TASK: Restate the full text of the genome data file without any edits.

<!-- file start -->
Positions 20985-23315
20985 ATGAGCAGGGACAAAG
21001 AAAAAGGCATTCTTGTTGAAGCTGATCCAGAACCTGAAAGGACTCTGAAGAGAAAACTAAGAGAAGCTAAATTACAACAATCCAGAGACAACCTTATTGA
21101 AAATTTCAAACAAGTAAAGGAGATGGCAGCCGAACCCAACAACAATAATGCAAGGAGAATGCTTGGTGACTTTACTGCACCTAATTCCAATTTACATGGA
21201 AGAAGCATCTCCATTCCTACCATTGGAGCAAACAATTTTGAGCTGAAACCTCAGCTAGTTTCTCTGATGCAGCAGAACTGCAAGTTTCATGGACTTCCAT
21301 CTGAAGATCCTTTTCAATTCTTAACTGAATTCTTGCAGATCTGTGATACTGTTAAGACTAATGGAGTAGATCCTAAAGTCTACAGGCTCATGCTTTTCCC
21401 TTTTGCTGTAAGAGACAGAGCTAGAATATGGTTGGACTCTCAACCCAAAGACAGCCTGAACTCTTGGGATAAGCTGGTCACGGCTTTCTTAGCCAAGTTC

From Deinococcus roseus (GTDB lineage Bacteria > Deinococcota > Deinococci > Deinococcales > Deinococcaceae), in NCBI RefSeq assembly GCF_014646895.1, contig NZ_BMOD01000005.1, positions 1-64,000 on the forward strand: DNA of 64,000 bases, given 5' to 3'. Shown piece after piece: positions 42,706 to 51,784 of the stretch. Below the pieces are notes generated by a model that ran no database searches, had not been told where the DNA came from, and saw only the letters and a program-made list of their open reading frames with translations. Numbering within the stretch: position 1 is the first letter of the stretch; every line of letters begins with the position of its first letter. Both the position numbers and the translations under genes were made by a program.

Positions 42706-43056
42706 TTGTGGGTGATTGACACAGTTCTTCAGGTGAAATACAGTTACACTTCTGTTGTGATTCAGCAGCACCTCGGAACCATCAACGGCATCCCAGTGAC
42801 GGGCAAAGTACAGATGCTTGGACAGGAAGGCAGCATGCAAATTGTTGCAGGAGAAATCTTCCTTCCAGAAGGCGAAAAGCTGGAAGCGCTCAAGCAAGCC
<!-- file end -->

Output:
Positions 20985-23315
20985 ATGAGCAGGGACAAAG
21001 AAAAAGGCATTCTTGTTGAAGCTGATCCAGAACCTGAAAGGACTCTGAAGAGAAAACTAAGAGAAGCTAAATTACAACAATCCAGAGACAACCTTATTGA
21101 AAATTTCAAACAAGTAAAGGAGATGGCAGCCGAACCCAACAACAATAATGCAAGGAGAATGCTTGGTGACTTTACTGCACCTAATTCCAATTTACATGGA
21201 AGAAGCATCTCCATTCCTACCATTGGAGCAAACAATTTTGAGCTGAAACCTCAGCTAGTTTCTCTGATGCAGCAGAACTGCAAGTTTCATGGACTTCCAT
21301 CTGAAGATCCTTTTCAATTCTTAACTGAATTCTTGCAGATCTGTGATACTGTTAAGACTAATGGAGTAGATCCTAAAGTCTACAGGCTCATGCTTTTCCC
21401 TTTTGCTGTAAGAGACAGAGCTAGAATATGGTTGGACTCTCAACCCAAAGACAGCCTGAACTCTTGGGATAAGCTGGTCACGGCTTTCTTAGCCAAGTTC

From Deinococcus roseus (GTDB lineage Bacteria > Deinococcota > Deinococci > Deinococcales > Deinococcaceae), in NCBI RefSeq assembly GCF_014646895.1, contig NZ_BMOD01000005.1, positions 1-64,000 on the forward strand: DNA of 64,000 bases, given 5' to 3'. Shown piece after piece: positions 42,706 to 51,784 of the stretch. Below the pieces are notes generated by a model that ran no database searches, had not been told where the DNA came from, and saw only the letters and a program-made list of their open reading frames with translations. Numbering within the stretch: position 1 is the first letter of the stretch; every line of letters begins with the position of its first letter. Both the position numbers and the translations under genes were made by a program.

Positions 42706-43056
42706 TTGTGGGTGATTGACACAGTTCTTCAGGTGAAATACAGTTACACTTCTGTTGTGATTCAGCAGCACCTCGGAACCATCAACGGCATCCCAGTGAC
42801 GGGCAAAGTACAGATGCTTGGACAGGAAGGCAGCATGCAAATTGTTGCAGGAGAAATCTTCCTTCCAGAAGGCGAAAAGCTGGAAGCGCTCAAGCAAGCC